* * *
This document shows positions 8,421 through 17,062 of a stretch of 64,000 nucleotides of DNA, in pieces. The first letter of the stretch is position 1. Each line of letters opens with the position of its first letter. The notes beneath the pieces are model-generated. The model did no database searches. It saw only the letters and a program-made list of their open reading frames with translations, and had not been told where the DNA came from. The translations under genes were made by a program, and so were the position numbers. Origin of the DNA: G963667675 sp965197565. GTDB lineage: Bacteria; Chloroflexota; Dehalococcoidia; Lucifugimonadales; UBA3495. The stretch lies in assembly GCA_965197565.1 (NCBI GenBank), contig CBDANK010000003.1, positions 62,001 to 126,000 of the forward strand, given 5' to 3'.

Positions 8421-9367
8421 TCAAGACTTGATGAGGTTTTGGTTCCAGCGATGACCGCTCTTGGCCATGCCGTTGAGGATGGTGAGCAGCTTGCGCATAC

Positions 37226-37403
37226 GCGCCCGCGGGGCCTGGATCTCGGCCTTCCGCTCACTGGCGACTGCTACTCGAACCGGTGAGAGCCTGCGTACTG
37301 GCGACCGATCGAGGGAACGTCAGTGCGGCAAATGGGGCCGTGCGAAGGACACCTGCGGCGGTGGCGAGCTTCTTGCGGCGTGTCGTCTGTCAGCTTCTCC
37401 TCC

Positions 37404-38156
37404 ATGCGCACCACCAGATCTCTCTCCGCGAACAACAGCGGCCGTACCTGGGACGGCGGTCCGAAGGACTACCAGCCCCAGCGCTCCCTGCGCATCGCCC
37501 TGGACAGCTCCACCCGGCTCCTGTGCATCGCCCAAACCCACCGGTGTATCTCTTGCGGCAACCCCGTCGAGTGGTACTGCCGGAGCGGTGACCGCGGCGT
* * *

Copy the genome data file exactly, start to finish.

This document shows positions 8,421 through 17,062 of a stretch of 64,000 nucleotides of DNA, in pieces. The first letter of the stretch is position 1. Each line of letters opens with the position of its first letter. The notes beneath the pieces are model-generated. The model did no database searches. It saw only the letters and a program-made list of their open reading frames with translations, and had not been told where the DNA came from. The translations under genes were made by a program, and so were the position numbers. Origin of the DNA: G963667675 sp965197565. GTDB lineage: Bacteria; Chloroflexota; Dehalococcoidia; Lucifugimonadales; UBA3495. The stretch lies in assembly GCA_965197565.1 (NCBI GenBank), contig CBDANK010000003.1, positions 62,001 to 126,000 of the forward strand, given 5' to 3'.

Positions 8421-9367
8421 TCAAGACTTGATGAGGTTTTGGTTCCAGCGATGACCGCTCTTGGCCATGCCGTTGAGGATGGTGAGCAGCTTGCGCATAC

Positions 37226-37403
37226 GCGCCCGCGGGGCCTGGATCTCGGCCTTCCGCTCACTGGCGACTGCTACTCGAACCGGTGAGAGCCTGCGTACTG
37301 GCGACCGATCGAGGGAACGTCAGTGCGGCAAATGGGGCCGTGCGAAGGACACCTGCGGCGGTGGCGAGCTTCTTGCGGCGTGTCGTCTGTCAGCTTCTCC
37401 TCC

Positions 37404-38156
37404 ATGCGCACCACCAGATCTCTCTCCGCGAACAACAGCGGCCGTACCTGGGACGGCGGTCCGAAGGACTACCAGCCCCAGCGCTCCCTGCGCATCGCCC
37501 TGGACAGCTCCACCCGGCTCCTGTGCATCGCCCAAACCCACCGGTGTATCTCTTGCGGCAACCCCGTCGAGTGGTACTGCCGGAGCGGTGACCGCGGCGT